It broke my life wide open, broke my heart with joy and beauty, breathed a brisk wind into the sails of my deepest, most intrinsic, most instinctive longings. The book itself is so precious to me I can hardly bear to write about it. I feel so jealous over it, so careful for the pure, golden-hearted rose of friendship it extended to both of us—indeed, a sacred thing. It represents beauties to me which I could never articulate to another living soul but Philip. And that’s allright. I don’t need to in order to tell this story. But ten years ago, A Severe Mercy brought me to my knees—I type the very title with a catch in my throat—and from that low place, I looked upon Love itself.

I was in the midst of a real crisis of faith—though I didn’t know to name it such at the time—spiraling into a blackness of anxiety and depression such as I had never experienced my life. I think in my naivety I even doubted such a place existed for a lover of God—such deadly innocence!—though I had the whole counsel of Christendom at my back proclaiming otherwise. But to know of something is not to know it, and it was not until I felt the cold shadows creeping around me that I understood just how terrifying and unavoidably real a “dark night of the soul” could be. Looking back, I can see how the strain of too many years of perfectionism primed me for such a descent, how an accumulation of grace-less ideas about Grace had burdened all the “first, fine careless rapture” out of my walk with Christ. I was exhausted, body and soul, from striving to be and do and think and believe and say and exemplify everything that I was supposed to. Early in my teens, an older woman had extolled me for the example I was to the younger ones behind me, roundly exhorting me to “keep it up”. I know she meant well, dear heart, but I have always remembered those words with a strange sinking of the heart, a chest-tightening reflex of panic, expressive as it was of the pressure to perform that began to circle round me as a teenager—and threatened to choke the life out of me as an adult. At twenty-eight years old my health was breaking; anxiety was uppermost and fear had me by the throat. I was afraid of everything—of life; of my own desires; of love itself and its deathless grasp. When it came right down to it, I was literally afraid of God, in the unholiest sense. All that great, swirling sovereign power—and what might not He do to chasten these competing loves from my heart?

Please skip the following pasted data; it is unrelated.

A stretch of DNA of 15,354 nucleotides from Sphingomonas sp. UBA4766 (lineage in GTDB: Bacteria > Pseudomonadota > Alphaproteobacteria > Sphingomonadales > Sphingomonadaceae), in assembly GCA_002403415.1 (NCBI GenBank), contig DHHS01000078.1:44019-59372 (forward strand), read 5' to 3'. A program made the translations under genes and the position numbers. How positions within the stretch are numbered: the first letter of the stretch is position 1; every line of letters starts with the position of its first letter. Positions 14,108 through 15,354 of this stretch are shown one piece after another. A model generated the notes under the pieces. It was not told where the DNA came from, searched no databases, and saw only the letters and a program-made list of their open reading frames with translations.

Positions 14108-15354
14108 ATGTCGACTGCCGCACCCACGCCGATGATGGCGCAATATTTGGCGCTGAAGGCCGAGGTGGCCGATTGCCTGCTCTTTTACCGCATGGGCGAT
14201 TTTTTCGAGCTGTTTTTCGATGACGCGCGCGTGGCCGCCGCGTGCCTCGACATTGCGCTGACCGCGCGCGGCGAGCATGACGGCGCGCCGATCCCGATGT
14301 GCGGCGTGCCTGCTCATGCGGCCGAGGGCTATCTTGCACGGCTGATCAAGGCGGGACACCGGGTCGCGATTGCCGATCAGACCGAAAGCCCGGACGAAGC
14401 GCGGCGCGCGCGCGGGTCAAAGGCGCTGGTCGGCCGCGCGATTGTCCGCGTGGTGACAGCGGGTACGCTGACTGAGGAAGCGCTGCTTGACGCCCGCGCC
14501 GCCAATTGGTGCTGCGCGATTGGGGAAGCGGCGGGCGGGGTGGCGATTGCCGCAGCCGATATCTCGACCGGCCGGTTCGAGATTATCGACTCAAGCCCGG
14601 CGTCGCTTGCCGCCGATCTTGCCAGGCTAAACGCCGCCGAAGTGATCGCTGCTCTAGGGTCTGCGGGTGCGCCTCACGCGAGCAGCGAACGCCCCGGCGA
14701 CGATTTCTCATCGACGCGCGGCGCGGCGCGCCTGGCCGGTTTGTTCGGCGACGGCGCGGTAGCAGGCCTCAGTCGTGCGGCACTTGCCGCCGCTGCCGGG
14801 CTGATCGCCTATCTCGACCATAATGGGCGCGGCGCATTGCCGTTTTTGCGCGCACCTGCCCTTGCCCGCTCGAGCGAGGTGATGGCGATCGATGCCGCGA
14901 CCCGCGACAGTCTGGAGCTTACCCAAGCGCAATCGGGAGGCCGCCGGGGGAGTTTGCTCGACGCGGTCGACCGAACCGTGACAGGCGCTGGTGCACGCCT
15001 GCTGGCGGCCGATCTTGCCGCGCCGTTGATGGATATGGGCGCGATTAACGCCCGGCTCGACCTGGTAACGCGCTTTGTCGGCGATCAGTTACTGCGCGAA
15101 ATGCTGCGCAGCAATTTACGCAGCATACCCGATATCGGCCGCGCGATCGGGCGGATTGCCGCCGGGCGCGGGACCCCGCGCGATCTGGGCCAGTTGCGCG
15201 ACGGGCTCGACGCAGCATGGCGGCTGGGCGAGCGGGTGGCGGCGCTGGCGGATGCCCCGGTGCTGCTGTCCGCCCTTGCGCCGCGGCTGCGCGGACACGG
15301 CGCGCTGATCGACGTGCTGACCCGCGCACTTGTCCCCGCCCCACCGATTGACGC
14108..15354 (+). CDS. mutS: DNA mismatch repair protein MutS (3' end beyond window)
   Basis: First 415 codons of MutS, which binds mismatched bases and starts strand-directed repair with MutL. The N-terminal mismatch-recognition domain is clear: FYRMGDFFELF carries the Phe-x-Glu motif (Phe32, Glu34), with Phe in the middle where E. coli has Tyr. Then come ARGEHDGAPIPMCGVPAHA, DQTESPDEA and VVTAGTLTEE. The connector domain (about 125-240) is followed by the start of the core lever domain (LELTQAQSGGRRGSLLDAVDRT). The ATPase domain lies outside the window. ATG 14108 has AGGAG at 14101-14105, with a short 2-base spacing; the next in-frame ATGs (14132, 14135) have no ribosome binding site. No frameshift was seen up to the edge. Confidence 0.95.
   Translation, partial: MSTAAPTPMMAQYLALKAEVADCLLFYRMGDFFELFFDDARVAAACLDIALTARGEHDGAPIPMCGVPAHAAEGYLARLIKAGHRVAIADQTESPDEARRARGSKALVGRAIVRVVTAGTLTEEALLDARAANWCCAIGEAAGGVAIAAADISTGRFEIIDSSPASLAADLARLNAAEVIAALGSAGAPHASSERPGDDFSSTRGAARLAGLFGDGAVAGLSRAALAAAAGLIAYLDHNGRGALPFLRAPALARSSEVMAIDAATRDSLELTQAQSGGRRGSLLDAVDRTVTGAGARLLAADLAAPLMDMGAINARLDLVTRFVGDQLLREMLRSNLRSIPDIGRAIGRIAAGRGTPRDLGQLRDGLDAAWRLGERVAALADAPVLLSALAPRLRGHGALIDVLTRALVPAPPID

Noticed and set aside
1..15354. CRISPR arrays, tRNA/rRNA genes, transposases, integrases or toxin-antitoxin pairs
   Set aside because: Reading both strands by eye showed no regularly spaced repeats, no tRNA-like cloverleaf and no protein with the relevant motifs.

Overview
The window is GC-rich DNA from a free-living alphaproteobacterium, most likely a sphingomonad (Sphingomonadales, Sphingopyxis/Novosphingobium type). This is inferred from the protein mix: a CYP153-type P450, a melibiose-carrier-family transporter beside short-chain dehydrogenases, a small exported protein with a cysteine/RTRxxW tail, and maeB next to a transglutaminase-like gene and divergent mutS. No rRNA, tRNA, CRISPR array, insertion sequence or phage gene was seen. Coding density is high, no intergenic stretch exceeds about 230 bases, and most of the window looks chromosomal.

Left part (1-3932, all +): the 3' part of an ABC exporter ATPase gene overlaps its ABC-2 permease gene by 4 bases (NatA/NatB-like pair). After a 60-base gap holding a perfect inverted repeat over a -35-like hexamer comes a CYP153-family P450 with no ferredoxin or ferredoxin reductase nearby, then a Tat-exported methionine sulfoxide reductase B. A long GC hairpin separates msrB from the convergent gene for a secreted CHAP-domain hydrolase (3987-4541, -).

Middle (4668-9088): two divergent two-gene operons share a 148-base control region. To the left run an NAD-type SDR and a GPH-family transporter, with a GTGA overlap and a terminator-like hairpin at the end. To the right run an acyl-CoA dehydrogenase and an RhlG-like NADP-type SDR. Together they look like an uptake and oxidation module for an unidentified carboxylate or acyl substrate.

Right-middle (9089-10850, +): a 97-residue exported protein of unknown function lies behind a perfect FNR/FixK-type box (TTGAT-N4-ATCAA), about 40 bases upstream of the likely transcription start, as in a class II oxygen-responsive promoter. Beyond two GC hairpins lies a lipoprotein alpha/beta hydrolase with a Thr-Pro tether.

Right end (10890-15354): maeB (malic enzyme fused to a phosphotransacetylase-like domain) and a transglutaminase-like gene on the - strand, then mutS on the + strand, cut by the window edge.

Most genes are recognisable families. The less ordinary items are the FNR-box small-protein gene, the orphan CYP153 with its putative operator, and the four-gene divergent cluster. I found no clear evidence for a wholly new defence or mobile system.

Dorset, England, September 2011

So, there I was, my scared, rabbity soul shivering in the darkness, almost too ashamed to ask for help. Almost—and, thank God, not a whit more. I cried into that void, and, instead of accusing, echoing silence, there came a strong hand to clasp and a presence so precious I had never known anything like it and a little gleam of light that made even the darkness dear—because it was Jesus Himself. Jesus like I had never known Him; Jesus, not mad at me for my brokenness, but sitting right down there with me in the middle of the mess.